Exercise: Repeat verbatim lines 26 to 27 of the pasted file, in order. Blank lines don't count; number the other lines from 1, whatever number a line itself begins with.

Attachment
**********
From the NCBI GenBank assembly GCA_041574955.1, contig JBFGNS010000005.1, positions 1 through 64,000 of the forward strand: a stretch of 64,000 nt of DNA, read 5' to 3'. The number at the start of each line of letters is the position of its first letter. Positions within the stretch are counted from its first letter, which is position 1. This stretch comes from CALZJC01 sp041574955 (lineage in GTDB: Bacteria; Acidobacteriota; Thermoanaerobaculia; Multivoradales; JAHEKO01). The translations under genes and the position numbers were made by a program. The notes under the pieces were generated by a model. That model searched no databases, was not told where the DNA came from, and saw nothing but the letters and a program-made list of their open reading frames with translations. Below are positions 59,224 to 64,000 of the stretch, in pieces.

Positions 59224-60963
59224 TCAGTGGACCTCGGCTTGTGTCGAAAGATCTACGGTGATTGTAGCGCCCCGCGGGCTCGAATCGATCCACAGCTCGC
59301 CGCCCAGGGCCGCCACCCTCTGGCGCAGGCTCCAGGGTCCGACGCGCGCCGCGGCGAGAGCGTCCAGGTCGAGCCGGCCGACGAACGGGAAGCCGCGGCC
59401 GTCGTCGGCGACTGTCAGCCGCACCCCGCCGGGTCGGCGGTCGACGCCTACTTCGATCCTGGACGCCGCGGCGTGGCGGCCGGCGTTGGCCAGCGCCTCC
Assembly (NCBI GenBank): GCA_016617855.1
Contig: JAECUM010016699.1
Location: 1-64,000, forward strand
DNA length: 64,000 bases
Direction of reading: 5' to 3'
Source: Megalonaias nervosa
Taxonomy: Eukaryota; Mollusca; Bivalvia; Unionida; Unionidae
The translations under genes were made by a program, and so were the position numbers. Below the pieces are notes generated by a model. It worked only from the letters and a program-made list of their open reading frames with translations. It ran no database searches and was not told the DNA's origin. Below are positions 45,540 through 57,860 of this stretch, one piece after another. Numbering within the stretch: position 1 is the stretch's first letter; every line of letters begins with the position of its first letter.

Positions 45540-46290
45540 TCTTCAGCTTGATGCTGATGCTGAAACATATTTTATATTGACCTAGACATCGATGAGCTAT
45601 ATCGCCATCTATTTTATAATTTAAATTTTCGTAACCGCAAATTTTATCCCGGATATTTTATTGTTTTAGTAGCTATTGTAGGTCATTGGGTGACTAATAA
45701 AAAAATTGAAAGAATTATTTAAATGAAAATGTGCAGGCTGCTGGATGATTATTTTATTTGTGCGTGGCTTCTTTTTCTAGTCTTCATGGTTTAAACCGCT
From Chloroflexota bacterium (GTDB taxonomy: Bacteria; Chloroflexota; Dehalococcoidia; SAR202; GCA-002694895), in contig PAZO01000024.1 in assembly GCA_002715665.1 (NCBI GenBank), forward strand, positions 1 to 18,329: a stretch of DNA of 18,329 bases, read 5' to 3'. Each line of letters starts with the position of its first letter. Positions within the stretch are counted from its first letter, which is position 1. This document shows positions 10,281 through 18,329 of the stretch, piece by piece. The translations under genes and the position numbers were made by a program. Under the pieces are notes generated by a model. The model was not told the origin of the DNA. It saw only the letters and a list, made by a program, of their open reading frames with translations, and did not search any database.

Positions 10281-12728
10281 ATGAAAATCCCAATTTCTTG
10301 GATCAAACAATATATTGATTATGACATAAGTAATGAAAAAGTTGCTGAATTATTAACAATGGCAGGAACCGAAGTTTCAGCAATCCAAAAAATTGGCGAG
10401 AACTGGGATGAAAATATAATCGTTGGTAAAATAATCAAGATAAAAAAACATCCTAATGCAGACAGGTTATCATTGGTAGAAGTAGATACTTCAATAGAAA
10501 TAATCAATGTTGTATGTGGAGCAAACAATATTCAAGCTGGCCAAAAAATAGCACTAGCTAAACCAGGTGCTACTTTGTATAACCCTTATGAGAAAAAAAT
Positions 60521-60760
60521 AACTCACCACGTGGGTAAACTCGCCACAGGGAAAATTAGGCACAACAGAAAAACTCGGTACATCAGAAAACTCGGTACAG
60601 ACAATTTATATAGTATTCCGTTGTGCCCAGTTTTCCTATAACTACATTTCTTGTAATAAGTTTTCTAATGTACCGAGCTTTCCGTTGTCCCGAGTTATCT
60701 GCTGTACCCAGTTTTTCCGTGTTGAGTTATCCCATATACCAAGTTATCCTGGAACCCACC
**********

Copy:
60601 ACAATTTATATAGTATTCCGTTGTGCCCAGTTTTCCTATAACTACATTTCTTGTAATAAGTTTTCTAATGTACCGAGCTTTCCGTTGTCCCGAGTTATCT
60701 GCTGTACCCAGTTTTTCCGTGTTGAGTTATCCCATATACCAAGTTATCCTGGAACCCACC